KF: To me, I mean… doesn’t Willow ‘burn it down’ with her article, despite being redeemed? Angie forgives her, and makes her a maquette, Willow acquires a family, and Beni’s going to live near her, and you get the impression that there might be a sisterly relationship, and a motherly relationship with Mukti. 

My struggle, though — did Willow earn that? I mean, she burned that shit down, metaphorically speaking! And they forgave her!

AM: Okay, but… does Angie giving Willow the maquette mean she forgave her, though? I don’t know. To me it feels like that’s the cruellest thing Angie can do in that moment. She’s saying, ‘look at what you’ve done to us, here’s a constant reminder, it’s been made with care and as a gift, but it’s this constant reminder of what you’ve been through and what you’ve destroyed.’ So to me, it felt much more complicated than forgiveness.

KF: Oh! I remember something I wanted to say earlier. The question of why Theo breaks the fourth wall could be… there might be something there in your reading of this world as a metaphor for theatre. Angie’s maquette is of the set. It’s the ashram, but it’s clearly a theatre maquette of Gianfrancesco’s set.

AM: Well, right. So through what lens are we viewing the ashram? Is it as it is or how it’s perceived to be? You’re absolutely right — it’s not a maquette of the ashram, it’s a maquette of the set of the ashram, which is really cool.

KF: Well, I embrace your complexifying of Angie’s gift. Now that I think about it, they have this warm conversation at the end, and then… she goes. And she goes off to be Angie the single mom, not phased by Willow’s significant concerns about the parentage of the child.

AM: Right. And she’s presented to be… normal. She looks like a single mom. She’s not in yoga gear or anything like that. Outside of the ashram, she’s just a person. I don’t think she would have looked out of place in the cafe with Willow.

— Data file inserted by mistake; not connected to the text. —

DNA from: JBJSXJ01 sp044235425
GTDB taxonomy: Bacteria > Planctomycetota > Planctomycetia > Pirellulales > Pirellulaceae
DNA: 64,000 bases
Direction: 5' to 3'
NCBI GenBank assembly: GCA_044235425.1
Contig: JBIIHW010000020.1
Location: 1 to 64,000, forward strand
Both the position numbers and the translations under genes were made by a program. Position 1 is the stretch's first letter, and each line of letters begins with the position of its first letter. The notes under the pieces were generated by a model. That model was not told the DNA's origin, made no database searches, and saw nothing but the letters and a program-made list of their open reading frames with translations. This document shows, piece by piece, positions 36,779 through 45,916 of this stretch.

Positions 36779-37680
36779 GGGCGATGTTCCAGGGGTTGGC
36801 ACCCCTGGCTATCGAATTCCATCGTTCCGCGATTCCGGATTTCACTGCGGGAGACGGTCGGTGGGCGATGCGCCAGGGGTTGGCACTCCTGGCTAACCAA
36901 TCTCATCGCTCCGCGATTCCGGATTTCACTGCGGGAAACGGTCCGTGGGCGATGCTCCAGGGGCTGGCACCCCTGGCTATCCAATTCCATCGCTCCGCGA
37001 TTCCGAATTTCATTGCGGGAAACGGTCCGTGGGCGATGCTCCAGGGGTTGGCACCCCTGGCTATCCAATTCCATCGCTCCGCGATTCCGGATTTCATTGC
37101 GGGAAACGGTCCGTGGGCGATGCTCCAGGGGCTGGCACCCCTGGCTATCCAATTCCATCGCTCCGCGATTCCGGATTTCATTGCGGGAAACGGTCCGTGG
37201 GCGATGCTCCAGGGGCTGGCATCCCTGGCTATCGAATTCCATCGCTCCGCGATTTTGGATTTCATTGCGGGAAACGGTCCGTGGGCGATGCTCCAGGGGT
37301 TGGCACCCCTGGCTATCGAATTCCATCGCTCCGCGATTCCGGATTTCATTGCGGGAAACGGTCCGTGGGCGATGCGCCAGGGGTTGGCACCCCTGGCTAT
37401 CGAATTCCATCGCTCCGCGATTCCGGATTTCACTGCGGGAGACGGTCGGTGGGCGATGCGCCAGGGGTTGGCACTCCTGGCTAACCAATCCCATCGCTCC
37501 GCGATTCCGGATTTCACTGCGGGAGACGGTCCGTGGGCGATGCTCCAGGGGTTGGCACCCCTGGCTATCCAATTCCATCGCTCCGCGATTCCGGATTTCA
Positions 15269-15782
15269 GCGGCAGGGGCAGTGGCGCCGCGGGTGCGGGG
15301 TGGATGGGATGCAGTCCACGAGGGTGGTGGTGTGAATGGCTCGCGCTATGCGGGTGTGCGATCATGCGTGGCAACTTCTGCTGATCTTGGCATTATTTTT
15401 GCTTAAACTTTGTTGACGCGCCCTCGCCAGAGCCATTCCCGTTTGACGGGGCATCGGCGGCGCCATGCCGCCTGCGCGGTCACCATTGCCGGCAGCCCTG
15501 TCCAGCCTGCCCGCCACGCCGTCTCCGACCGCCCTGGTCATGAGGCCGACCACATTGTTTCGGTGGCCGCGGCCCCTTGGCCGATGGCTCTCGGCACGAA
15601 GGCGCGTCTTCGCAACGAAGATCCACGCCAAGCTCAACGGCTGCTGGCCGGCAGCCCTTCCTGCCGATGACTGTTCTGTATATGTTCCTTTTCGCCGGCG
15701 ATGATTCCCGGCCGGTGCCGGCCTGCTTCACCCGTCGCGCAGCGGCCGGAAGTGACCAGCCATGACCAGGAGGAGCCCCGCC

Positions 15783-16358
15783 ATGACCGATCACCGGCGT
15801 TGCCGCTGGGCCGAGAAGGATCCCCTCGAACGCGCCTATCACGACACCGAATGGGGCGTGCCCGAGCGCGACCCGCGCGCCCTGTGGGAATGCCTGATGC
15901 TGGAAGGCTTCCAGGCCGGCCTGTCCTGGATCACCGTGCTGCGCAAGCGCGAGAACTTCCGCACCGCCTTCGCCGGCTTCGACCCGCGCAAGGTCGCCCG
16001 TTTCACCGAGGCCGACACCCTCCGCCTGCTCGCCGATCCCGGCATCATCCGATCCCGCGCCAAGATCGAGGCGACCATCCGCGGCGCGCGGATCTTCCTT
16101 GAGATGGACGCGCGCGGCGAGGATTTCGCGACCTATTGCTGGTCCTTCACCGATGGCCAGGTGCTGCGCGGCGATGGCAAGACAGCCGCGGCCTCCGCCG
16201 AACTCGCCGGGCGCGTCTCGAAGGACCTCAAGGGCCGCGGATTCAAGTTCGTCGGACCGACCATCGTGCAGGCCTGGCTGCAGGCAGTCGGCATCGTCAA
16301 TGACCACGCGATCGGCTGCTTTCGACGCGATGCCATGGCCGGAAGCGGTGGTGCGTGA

KF: Yeah. We don’t feel she’s just blown off the mountain or anything. She’s not wafting incense and wearing the uniform.

AM: The uniform! I think that leads me to my last point. I find it interesting that the ashram uniforms are just as much prison uniforms as they are anything else.

KF: The orange jumpsuits, yeah. The fact that everyone else is in that neutral khaki and then Mukti and Theo are in orange — it’s a signifier of prison, for sure [costumes are also by Gianfrancesco].

We’ve talked about many of the performances, and I’d like to mention that this was an excellent ensemble overall. A number of these actors are known for work in TV and film, and they weren’t as familiar to me as others in the cast. Hardee T. Lineham, Maurice Dean Wint, and Maria Del Mar I didn’t know as stage performers. It was really interesting to see them give fine performances not just from far away, but close up.

This is an excellent ensemble overall.

AM: And on that note, I think that’s about it.

KF: Cool. So this was fun, to tease out our responses to the play and production this way. This play lent itself to a conversational approach – it’s layered. 

AM: I had fun, too — looking forward to the next conversation.

Light runs digitally at Tarragon through March 27. Tickets are available here.

Aisling Murphy

Aisling Murphy

Aisling is Intermission's senior editor and an award-winning arts journalist with bylines including the Toronto Star, NEXT Magazine, CTV News Toronto, and Maclean's. She likes British playwright Sarah Kane, most songs by Taylor Swift, and her cats, Fig and June.

Karen Fricker

Karen Fricker

Karen Fricker is a theatre critic at the Toronto Star, editorial advisor for Intermission magazine, adjunct professor of Dramatic Arts at Brock University, and a member of the Canadian Theatre Critics Association. She previously worked as a critic in London, UK; Dublin, Ireland; and New York City, and has a PhD in theatre studies from Trinity College, Dublin. Her book The Original Stage Productions of Robert Lepage: Making Theatre Global (Manchester University Press) was the winner of the 2022 Canadian Association for Theatre Research’s Ann Saddlemyer Award for the best book in English on a Canadian topic. Her research interests also include contemporary circus and the changing nature of theatre criticism in the digital age.